Must Register Before The Absence
We agree with the State that the only logical construction of the temporary absence notification requirement of section 3(a), as written, is one that requires the notification to be made on, or prior to, the third day of temporary absence.
Elsewhere in SORA, where a “grace period” for compliance with a provision of the statute exists, the legislature makes this clear.
But Must The Days Be Consecutive Or In Aggregate?
This, however, does not end our inquiry.
As the defendant points out, section 3(a) does not explicitly state whether to qualify thereunder the temporary absence in question may consist of three aggregate days of temporary absence in a calendar year (which the State, on appeal, seems to suggest is the case) or must consist of three consecutive days of temporary absence.
If a registrant is not required to make a notification unless there is a three-consecutive-day temporary absence, that registrant clearly has much more latitude than if a temporary absence of three aggregate days in a calendar year triggers the notification requirement.
For example, under a three-consecutive-day scenario, a registrant could be temporarily absent from the registered address for a two-consecutive-day period each week without ever triggering the notification requirement. Obviously, that would not be the case under a three-aggregate-day scenario.
Thus, a three-aggregate-day construction of section 3(a) would impose a greater burden, and/or restriction, on registrants.
The code is silent on this point.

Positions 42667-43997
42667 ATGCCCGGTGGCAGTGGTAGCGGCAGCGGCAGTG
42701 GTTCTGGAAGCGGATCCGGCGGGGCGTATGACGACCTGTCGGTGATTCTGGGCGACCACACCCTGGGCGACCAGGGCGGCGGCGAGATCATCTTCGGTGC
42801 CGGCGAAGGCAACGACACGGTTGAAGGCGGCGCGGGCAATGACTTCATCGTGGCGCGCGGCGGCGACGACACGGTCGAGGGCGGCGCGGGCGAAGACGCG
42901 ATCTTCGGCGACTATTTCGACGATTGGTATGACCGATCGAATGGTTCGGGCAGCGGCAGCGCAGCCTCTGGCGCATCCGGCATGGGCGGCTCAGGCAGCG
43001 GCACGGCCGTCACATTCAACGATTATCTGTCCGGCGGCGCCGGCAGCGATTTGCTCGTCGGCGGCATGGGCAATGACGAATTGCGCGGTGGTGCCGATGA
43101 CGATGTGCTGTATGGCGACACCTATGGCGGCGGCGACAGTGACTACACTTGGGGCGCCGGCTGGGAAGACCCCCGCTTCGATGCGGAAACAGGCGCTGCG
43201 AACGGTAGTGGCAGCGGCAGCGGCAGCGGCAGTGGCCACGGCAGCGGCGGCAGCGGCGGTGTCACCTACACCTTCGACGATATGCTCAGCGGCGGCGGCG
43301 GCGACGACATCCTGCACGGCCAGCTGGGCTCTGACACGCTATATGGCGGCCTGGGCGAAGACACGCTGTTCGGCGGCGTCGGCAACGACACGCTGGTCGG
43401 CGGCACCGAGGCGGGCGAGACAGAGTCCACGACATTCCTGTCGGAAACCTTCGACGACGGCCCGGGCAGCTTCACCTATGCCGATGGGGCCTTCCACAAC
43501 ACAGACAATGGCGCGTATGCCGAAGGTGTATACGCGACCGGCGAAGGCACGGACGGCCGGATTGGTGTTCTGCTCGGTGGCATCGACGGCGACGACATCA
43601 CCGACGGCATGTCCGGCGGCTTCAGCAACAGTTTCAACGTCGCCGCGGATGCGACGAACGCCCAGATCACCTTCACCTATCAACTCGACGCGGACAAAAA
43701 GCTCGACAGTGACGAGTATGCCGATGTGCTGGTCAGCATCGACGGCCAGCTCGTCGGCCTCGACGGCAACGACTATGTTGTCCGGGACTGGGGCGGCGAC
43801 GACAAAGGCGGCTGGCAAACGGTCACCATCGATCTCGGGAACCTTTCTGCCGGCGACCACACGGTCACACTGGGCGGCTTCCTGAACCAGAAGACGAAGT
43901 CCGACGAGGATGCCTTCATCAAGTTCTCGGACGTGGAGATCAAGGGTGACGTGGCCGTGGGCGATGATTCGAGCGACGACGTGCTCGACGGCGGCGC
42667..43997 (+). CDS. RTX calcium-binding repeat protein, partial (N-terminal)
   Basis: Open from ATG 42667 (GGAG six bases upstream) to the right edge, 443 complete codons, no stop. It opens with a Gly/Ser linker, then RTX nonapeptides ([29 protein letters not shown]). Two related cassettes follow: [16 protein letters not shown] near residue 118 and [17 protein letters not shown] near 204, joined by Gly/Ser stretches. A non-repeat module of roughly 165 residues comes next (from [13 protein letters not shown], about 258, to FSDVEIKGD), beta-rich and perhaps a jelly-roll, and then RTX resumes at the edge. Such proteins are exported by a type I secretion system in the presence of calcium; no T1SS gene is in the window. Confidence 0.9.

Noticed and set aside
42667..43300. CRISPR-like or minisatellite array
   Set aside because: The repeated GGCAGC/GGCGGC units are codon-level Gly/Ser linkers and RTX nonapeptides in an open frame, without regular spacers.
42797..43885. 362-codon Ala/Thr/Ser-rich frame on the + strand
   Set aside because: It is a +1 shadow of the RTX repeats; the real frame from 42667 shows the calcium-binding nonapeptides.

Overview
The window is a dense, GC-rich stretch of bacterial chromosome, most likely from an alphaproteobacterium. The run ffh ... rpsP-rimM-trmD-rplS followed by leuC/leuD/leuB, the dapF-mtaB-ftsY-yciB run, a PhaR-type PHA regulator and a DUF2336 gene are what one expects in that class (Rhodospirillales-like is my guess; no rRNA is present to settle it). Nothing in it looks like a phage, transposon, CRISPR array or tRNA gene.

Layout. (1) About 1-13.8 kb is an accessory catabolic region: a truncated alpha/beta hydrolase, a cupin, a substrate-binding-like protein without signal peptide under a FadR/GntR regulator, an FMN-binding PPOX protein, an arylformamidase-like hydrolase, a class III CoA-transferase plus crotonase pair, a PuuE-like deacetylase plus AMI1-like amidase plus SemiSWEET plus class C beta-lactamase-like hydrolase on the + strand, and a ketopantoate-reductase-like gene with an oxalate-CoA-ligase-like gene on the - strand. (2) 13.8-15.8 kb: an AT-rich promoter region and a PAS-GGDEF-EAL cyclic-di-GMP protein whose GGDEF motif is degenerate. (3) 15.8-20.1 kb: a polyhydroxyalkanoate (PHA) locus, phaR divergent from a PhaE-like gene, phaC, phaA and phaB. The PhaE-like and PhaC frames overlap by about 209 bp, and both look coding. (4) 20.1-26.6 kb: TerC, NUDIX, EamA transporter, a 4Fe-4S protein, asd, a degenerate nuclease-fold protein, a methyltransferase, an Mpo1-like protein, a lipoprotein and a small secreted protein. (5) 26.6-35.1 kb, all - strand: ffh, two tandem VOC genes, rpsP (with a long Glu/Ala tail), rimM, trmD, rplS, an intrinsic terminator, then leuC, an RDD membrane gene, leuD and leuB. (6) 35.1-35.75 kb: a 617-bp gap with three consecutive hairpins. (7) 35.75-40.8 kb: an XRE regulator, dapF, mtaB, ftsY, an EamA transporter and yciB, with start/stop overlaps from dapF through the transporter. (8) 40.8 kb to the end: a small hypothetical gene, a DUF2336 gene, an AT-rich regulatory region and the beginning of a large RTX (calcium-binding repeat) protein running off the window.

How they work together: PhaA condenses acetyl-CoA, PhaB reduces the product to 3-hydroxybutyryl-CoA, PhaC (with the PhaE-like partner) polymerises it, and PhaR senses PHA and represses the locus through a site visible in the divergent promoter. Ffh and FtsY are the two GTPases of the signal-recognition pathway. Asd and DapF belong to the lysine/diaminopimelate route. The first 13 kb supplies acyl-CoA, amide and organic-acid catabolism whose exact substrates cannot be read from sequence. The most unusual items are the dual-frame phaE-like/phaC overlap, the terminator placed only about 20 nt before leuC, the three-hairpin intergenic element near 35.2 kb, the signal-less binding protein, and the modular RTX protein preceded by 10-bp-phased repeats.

The reviewing court looked at the rest of the SORA law and concluded that unless the legislature explicitly uses aggregate-day language in a particular provision of SORA, it intends to refer to consecutive days in that provision.
Recalling that if a statute defines the offense only in general terms, a charge couched in the language of the statute is insufficient and instead the facts which constitute the crime must be specifically set forth. In this case, as explained above, section 3(a) does not explicitly specify the type of conduct that is prohibited by the statute—a temporary absence of three or more consecutive days—but instead defines the offense only in the more general terms of a temporary absence of three or more days.
The code generally requires absence for 3 or more days. It does not get into the specifics of whether or not the days must be consecutive or in the aggregate.
The amended information in this case does not allege that the defendant was temporarily absent from his registered address for three or more consecutive days. Thus, it omits one of the elements of the offense the defendant was alleged to have committed.
Accordingly, we conclude that a charge under section 3(a) that is couched in the language of section 3(a) is insufficient and does not set forth the nature and elements of the offense charged.
Therefore, the charge does not adequately apprise the defendant of the nature of the offense with which he is charged so that he may prepare a defense and does not assure that the charged offense may serve as a bar to subsequent prosecution arising out of the same conduct.
In light of the fact that the offense in question here required the State to prove, as one of the elements of the offense, a temporary absence of three or more consecutive days over the course of the broad three-month time period, we do not believe that the instrument’s less-specific allegation that the defendant was temporarily absent for “3 or more days” during that time period contained sufficient particularity to allow the defendant to prepare a defense.
Therefore, the charging instrument in this case fails to strictly comply with the requirements of the Code and does not sufficiently charge an offense in this case.
For the foregoing reasons, we affirm the order of the circuit court of Clinton County that granted the defendant’s motion to dismiss the one-count information that charged him with Unlawful Failure of Sex Offender to Report Absence From Address of Registration.